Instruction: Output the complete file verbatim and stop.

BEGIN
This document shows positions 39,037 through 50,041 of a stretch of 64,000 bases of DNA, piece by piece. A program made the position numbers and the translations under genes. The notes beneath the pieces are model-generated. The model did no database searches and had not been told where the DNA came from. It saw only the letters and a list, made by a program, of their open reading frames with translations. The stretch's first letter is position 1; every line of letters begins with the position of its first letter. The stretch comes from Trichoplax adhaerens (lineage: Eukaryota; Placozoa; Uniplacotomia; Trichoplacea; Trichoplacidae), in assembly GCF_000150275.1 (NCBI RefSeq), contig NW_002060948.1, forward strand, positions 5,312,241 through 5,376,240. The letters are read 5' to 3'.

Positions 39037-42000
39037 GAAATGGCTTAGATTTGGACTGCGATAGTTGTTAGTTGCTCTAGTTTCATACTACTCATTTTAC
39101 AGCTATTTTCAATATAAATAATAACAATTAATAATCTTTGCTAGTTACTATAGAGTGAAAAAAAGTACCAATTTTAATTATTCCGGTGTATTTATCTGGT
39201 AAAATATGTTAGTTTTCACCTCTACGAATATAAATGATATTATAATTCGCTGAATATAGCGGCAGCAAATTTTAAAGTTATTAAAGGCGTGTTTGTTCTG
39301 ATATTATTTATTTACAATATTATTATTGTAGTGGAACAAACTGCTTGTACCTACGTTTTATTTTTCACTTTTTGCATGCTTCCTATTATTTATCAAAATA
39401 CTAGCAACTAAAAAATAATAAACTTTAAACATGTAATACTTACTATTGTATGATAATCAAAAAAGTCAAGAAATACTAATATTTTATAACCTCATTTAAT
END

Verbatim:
This document shows positions 39,037 through 50,041 of a stretch of 64,000 bases of DNA, piece by piece. A program made the position numbers and the translations under genes. The notes beneath the pieces are model-generated. The model did no database searches and had not been told where the DNA came from. It saw only the letters and a list, made by a program, of their open reading frames with translations. The stretch's first letter is position 1; every line of letters begins with the position of its first letter. The stretch comes from Trichoplax adhaerens (lineage: Eukaryota; Placozoa; Uniplacotomia; Trichoplacea; Trichoplacidae), in assembly GCF_000150275.1 (NCBI RefSeq), contig NW_002060948.1, forward strand, positions 5,312,241 through 5,376,240. The letters are read 5' to 3'.

Positions 39037-42000
39037 GAAATGGCTTAGATTTGGACTGCGATAGTTGTTAGTTGCTCTAGTTTCATACTACTCATTTTAC
39101 AGCTATTTTCAATATAAATAATAACAATTAATAATCTTTGCTAGTTACTATAGAGTGAAAAAAAGTACCAATTTTAATTATTCCGGTGTATTTATCTGGT
39201 AAAATATGTTAGTTTTCACCTCTACGAATATAAATGATATTATAATTCGCTGAATATAGCGGCAGCAAATTTTAAAGTTATTAAAGGCGTGTTTGTTCTG
39301 ATATTATTTATTTACAATATTATTATTGTAGTGGAACAAACTGCTTGTACCTACGTTTTATTTTTCACTTTTTGCATGCTTCCTATTATTTATCAAAATA
39401 CTAGCAACTAAAAAATAATAAACTTTAAACATGTAATACTTACTATTGTATGATAATCAAAAAAGTCAAGAAATACTAATATTTTATAACCTCATTTAAT